Category: Kids Art and Craft
Have your little ones draw an ice cream cone and then draw on a stack of as many different flavoured scoops of ice cream as they can think of. Talk about the different flavours that they choose and whether they are fruity ones or otherwise. Talk about the colours and how ice cream feels - of course it's cold, but does it contain lumps? ...does it have crunchy bits in or chewy bits?
Make up some new flavours, see their reaction to broccoli ice cream, or chocolate and carrot ice cream? What flavours do you think a witch or an alien might like, or a worm?
What flavour ice cream would a horse or a cow like? What can you sprinkle on top of your ice cream to add more flavour? ...and what can you stick in to decorate it? A chocolate finger or Flake bar? A cocktail umbrella? What else might be unusual and fun that you can add to your drawing?
As excitement mounts for the queen's Diamond Jubilee this weekend, your little ones are probably just too young to understand the significance of what is going on, but they certainly aren't too young to join in the fun. Here are some fun ideas to explore royalty and help them learn who the queen is:-
- Coin Rubbing: Take a selection of coins and tape them to an A4 piece of card. Place a sheet of paper over the top and rub over them with chalk or a thick wax crayon, watch as the queen appears in front of you.
- Queen for a Day: Have one of your children act as queen for the day, see what they imagine the queen gets up to in a normal day!
- Flagging: Draw out the lines for the union flag and have your little ones colour them in. Stick them onto straws to make a flag they can wave, or attach a number of them to a piece of string to make some royal bunting.
- Royal Tea Party: Discuss what food and drink the queen might enjoy at a royal tea party and then hold a tea party with all the foods they talk about. Don't be too concerned, their ideas are probably less caviar and Champagne than jam tarts and sausage rolls!
- Create a Stamp: Look at some real stamps and show how the queen is always portrayed. Cut zig-zag lines around an A4 sheet of paper and have your little one design their own stamp; have them use lots of royal imagery such including the queen, a castle, a royal carriage and anything else that a queen might have.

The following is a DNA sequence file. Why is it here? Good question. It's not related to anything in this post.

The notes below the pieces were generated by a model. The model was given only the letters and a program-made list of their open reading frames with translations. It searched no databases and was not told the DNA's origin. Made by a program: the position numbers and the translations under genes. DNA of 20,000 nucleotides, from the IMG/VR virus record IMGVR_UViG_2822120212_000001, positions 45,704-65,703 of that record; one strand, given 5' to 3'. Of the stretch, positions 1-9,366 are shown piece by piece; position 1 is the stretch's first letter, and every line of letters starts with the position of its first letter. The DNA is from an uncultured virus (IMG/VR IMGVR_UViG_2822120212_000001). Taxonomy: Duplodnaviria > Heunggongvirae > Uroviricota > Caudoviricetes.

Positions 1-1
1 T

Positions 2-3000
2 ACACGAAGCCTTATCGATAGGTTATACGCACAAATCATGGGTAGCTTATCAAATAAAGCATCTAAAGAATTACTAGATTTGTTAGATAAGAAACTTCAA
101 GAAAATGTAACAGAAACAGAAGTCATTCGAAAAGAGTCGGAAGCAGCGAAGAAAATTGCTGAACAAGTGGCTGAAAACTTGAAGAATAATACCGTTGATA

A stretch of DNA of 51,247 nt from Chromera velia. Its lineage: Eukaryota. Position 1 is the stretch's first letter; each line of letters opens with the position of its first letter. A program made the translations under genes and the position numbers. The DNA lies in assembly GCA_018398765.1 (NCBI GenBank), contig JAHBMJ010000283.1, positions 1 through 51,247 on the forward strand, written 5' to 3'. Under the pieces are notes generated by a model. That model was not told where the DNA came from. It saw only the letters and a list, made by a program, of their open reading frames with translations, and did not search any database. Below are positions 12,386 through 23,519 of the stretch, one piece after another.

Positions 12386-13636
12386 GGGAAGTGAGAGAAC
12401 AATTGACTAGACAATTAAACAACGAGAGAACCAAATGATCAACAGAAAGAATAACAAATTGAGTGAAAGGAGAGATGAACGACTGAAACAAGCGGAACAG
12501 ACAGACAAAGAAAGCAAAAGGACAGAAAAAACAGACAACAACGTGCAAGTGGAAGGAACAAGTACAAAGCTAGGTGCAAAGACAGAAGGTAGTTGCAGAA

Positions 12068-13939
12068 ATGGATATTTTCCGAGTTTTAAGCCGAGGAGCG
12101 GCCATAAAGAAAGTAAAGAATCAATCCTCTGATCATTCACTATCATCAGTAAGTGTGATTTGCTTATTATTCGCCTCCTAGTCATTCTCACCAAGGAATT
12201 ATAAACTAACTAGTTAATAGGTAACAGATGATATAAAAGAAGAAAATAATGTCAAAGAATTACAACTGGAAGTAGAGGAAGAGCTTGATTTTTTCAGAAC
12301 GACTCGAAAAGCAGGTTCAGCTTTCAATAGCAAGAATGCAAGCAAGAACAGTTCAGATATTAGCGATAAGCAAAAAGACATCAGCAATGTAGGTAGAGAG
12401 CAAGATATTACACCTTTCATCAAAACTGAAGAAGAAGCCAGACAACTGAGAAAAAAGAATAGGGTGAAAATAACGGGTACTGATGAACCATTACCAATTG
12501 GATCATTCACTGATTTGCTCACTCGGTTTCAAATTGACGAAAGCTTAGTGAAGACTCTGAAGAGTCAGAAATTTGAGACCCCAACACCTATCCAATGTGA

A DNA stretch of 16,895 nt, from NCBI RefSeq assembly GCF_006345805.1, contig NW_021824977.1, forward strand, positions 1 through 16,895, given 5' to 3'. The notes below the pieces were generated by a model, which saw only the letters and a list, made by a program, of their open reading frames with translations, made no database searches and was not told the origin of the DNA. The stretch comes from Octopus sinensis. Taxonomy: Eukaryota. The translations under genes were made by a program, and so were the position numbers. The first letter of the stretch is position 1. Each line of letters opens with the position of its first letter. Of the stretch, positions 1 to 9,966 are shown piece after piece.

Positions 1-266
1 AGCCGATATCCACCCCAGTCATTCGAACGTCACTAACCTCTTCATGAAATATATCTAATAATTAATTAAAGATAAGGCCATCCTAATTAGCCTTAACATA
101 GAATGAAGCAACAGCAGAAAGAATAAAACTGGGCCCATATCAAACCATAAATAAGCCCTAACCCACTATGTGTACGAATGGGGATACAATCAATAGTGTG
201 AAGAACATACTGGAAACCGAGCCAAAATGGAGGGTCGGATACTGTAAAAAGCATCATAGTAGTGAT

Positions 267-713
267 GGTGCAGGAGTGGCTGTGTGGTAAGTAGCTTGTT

Five year old Aelita Andre has taken the art world by storm having created colourful works of art compared to the works of Pablo Picasso and Salvador Dali. Aelita has already made over £100,000 through sales of her art, she has exhibited internationally to critical acclaim and you cannot snap up her works for less than £3,000!
Aelita creates large canvas artwork using a variety of techniques including dropping and spraying paint, using hands to massage it into shape and sticking small objects such as twigs, pom poms and sweet wrappers to the canvases. You might think that she is just a precocious child with pushy parents who have created a story from nothing, but visit her website and you have to agree that there's something profoundly awesome about the art that she is creating! It really isn't the typical work of a five year old!
Aelita started young - her first exhibition in Melbourne opened when she was just two years old, and the same year she exhibited work in Hong Kong. Since then her work has been exhibited in New York and at the Chianciano Art Museum Biennale in Italy. This year she will exhibit in New York again, but a little closer to home, her work has just exhibited in London at the Gagliardi Gallery where she was one of 30 artists to have work selected from the Biennale.
Art is not her only talent, Aelita, of Russian heritage but living in Australia, speaks English and Russian fluently. She plays piano and violin and sings and enjoys ballet and gym. What a talented young lady!
As little girls' hair grows longer they get more and more adventurous and demanding when it comes to styles! Pony tails, pig tails, French plaits, braids with ribbons, bows or jewels. Here are a few great ideas to get the children making their own hair accessories and making mum's life a bit easier (and cheaper!).
- Many ladies clothing and children's tops come with loops of satin ribbon to use when hanging the clothing on a hanger in the shop. Snip these out and very soon you will have a colourful collection of ribbons to tie in hair or use in craft activities.
- Many markets or cheap fabric shops sell very reasonable lengths of satin ribbon to tie into hair. It makes the simplest bunch of hair look pretty if a co-ordinating ribbon is tied round. Or tie a ribbon onto the pony tail when doing a plait so you include a length of ribbon with each section of hair.
- Fabric strips make gorgeous hair ribbons. Simply cut a length of fabric about 5am wide and use to tie up bunches. Or, if you catch all the hair in the bunch and wrap it round, you can make little side buns. So cute!
- Buy inexpensive hair clips and decorate them yourself. Get some ribbon and tie through the holes leaving a length dangling down. Use PVA glue to stick on sequins or glitter or jewels. Thread some beads onto ribbon and tie these on too to have a dangling bead decoration clipped in.
Looks great and fun to make!
Chinese New Year is a great, colourful celebration and goes on for a while, this year starting officially on the 23rd January, so you can do these activities and ideas for a few weeks yet.
- Dragon - make a dragon with a show box covered in green paint. Add a tail and a face and cover with red and yellow paper.